There is no settled canon of classification. The modes which have been proposed are as numerous as the projectors. We do not hesitate to affirm that no two of them agree even in essential matters; and as for details, it is ludicrous to observe the anomalies into which the rage for systematizing has plunged persons who otherwise display discrimination. In all the cases which have come within the scope of our researches, the schemes proposed either are framed to suit a particular collection, or are formed upon an abstract ideal notion, often inapplicable, but always insufficient to embrace the varied contents of a large library. We need here only to refer to the evidence of Dr. Gregory. The most copious and the best plan of classification which we have seen, is that which was drawn up by the Rev. T. Hartwell Horne, and printed for the use of the Trustees of the British Museum. It was med after long and anxious consideration of all previously existing plans, and it contains all that is good in the schemes of Franck, De Bure, Brunet, Barbier, and Fontanini; but those schemes which fitted well to the choice library of Count Bunau, to the 6000 works of the Bibliographie Instructive, to the 20,000 of the Manuel du Libraire, and to the professional library of the Conseil d'Etat, aided and improved though they were by Mr. Horne's experience in forming an analytical index to the catalogue of the Harleian Manuscripts, and a classed catalogue of the books of Queen's College Library at Cambridge, were found by the laborious compiler to be quite inadequate to the classification of a library containing one-fourth of a million of books. Mr. Horne's scheme, copious as it is, when attempted to be carried out, was doubled in the number of its subdivisions, and essential alterations were introduced. Besides, there are vices inseparable from classification, at least from classification as hitherto practised or proposed. There exists, as we have said, no standard: a philosophical system of classification, to be strictly observed, must be irrespective of modes, of prose, or poetry, of time, or language, or country, or place; yet in every plan which we have seen do these or some of these obtain. It is true that


there is poetry which is poetry and nothing else; but are Constantine Manasses, and Paulus Diaconus, and Robert of Gloucester, and Peter Langtoft, and Benôit de St. More, because they wrote in a metrical form, to be discarded from amongst historians? Yet are not their works Poetry? We may assert it on the dicta of the Stagyrite and of the maître de philosophie of Monsieur Jourdain Tout ce qui n'est point prose est vers, et tout ce qui n'est point vers est prose.'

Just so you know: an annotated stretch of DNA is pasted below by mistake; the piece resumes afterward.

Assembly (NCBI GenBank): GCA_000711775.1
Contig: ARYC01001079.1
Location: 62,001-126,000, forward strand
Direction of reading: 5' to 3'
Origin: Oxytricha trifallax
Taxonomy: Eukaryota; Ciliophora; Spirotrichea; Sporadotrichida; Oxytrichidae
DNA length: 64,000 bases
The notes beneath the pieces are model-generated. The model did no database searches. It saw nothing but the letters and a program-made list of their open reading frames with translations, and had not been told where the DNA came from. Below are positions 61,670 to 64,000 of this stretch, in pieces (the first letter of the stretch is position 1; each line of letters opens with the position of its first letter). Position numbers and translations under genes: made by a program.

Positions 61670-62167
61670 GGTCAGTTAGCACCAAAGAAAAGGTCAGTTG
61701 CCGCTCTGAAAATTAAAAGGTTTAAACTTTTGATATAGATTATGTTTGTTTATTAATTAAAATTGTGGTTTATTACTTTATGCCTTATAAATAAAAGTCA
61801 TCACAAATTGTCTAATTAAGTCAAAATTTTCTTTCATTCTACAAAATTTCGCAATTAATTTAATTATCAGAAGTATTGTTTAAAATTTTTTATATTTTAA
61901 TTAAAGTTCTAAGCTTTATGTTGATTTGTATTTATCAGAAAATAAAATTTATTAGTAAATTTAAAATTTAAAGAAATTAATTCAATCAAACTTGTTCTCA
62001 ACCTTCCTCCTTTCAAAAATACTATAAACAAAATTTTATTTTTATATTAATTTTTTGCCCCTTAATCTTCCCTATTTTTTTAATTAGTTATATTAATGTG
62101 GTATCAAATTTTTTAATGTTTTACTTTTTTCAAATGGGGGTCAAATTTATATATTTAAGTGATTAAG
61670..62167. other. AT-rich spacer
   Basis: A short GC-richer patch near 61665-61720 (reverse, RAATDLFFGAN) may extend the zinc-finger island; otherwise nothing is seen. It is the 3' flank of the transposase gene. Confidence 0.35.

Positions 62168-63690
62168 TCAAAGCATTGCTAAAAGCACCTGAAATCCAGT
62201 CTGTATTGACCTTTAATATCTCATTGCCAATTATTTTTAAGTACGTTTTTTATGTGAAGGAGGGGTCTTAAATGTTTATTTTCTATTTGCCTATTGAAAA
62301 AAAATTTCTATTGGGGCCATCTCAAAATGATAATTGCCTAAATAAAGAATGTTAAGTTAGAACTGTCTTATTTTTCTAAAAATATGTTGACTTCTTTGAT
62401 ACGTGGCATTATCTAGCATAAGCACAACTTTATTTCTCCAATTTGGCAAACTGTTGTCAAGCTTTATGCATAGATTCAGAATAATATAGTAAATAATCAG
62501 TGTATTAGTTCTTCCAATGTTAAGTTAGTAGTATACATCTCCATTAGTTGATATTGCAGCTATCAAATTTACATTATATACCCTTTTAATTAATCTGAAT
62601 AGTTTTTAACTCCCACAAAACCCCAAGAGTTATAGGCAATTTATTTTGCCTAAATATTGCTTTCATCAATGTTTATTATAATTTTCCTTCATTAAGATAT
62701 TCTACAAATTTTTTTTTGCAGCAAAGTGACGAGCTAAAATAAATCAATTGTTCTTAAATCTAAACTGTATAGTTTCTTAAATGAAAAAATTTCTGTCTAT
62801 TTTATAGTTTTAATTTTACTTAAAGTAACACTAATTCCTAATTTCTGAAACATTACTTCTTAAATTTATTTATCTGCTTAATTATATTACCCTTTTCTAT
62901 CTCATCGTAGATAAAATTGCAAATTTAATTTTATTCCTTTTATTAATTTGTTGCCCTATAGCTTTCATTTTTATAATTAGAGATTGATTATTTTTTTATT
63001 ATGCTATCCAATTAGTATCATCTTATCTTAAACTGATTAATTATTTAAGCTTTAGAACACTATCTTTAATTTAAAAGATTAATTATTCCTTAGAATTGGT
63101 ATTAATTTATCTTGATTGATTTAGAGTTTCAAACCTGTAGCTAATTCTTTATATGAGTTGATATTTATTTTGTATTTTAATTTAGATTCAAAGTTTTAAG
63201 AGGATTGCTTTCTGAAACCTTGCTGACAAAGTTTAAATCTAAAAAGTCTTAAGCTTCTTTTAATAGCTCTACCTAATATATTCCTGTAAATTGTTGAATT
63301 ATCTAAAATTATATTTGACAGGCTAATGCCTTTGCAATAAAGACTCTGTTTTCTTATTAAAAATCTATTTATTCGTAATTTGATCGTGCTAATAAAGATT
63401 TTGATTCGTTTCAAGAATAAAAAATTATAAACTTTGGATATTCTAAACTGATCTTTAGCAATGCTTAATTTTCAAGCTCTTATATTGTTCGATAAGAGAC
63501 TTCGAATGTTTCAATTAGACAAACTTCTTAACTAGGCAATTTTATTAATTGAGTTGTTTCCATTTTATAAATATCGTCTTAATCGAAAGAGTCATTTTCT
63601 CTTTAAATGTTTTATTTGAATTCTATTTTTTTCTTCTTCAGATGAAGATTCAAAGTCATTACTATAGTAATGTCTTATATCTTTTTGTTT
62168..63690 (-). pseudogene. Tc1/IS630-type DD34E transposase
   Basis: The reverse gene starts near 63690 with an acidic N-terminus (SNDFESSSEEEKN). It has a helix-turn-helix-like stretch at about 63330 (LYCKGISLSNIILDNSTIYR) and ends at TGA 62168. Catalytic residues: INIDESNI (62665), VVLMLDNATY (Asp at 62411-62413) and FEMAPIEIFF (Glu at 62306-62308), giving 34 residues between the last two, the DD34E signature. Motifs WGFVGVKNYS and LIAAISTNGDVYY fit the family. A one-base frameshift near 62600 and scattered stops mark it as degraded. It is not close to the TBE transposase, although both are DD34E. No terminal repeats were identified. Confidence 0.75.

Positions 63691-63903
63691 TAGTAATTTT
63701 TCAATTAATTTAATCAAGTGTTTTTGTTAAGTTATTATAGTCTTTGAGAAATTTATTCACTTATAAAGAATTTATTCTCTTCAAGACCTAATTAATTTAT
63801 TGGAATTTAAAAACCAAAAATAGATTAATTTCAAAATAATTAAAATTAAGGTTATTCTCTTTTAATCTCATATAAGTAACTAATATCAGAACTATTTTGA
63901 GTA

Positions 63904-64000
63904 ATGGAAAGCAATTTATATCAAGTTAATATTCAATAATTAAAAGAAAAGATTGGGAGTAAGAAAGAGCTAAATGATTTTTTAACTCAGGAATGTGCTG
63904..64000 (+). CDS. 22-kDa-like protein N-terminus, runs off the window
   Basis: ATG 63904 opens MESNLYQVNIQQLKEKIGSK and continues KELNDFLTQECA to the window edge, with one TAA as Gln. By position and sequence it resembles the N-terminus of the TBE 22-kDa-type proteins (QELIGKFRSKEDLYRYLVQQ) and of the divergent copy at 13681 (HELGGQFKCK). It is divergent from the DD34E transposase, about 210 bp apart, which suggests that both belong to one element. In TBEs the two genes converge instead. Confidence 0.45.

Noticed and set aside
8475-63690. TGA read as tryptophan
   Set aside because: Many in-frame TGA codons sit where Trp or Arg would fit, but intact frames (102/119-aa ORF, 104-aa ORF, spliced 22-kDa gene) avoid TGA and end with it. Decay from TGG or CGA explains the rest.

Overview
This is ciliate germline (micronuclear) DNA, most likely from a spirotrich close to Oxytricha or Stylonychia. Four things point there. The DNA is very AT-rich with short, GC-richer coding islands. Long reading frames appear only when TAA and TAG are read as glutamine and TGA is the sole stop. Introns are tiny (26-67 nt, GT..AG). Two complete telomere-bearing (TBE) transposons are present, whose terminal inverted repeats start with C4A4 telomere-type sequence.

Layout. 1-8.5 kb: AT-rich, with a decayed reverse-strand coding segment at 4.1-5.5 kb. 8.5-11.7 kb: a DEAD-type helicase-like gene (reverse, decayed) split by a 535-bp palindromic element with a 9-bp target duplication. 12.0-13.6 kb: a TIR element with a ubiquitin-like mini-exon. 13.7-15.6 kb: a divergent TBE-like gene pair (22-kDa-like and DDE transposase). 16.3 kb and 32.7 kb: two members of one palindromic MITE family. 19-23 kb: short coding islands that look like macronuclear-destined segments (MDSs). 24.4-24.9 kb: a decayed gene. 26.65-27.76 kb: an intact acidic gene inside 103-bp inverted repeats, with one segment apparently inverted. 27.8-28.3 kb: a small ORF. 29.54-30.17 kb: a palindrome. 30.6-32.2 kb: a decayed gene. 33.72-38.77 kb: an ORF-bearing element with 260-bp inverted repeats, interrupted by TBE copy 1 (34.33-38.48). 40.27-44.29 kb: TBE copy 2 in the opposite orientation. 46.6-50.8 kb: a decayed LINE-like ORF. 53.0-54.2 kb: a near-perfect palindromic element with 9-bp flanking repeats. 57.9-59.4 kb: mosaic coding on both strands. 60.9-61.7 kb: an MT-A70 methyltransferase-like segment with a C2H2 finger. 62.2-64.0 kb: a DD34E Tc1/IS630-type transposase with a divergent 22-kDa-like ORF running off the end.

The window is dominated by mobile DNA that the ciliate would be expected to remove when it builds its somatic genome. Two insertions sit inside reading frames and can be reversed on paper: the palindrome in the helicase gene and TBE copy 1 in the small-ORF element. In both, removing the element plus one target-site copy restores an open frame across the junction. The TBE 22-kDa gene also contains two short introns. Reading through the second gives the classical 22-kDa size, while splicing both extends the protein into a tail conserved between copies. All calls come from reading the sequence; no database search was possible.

Why separate the Æsopic fables in verse from those in prose? Are Aristotle, and Pliny, and Buffon, and Aldrovandi and Cuvier, and Spallanzani, to be separated because they wrote in different countries, at different times, and in different languages? or because the former two are called classics? Are Oppian's Halieutica and Davy's Salmonia to be separated for the like reasons? What are Classics? what are Esthetics? and, to come to a point which now enters into the daily reading or talk of all readers and talkers, who are the Fathers of the Church? By the generality of readers this expression is understood to embrace a number of great names, constantly quoted and referred to as Fathers,' without any examination of their claim to that title, either from the merit of their writings or the time in which they lived; but arising merely from custom, or a vague and undefined idea of their importance and antiquity. Of those writers who have defined the term, and have limited the time within which they conceive it necessary that an author should have lived in order to merit the title of Father, the opinions are various and widely differing. Some extend its signification so far as to embrace within it all ecclesiastical writers nearly to the time of the Reformation, whilst others, following St. Augustine, restrict its use to the Apostles alone, asserting that it is sufficient honour for others to be called their sons. Rivet styles the Apostles Patres Patrum. Again, according to some, the term includes all Christian writers prior to the rise of the Scholastic theology in the twelfth century; and according to others, only the writers of the first six centuries, prior to the grant of the Emperor Phocas to Gregory the Great; since in the seventh century the corruptions of the church were more openly shown. By some the term is limited to the time of St. Augustine, when, as he himself complains, such numerous traditions inundated the Church. Gerhard describes three classes of writers who may respectively be called Fathers:-1. Those between the time of the Apostles and the Council of Nice, A.D. 325. 2. From the Council of Nice to the second Council of Constantinople, A.D. 681. 3. From 681 to 1172, at which period flourished Peter Lombard, the author of the Book of Sentences.' By the term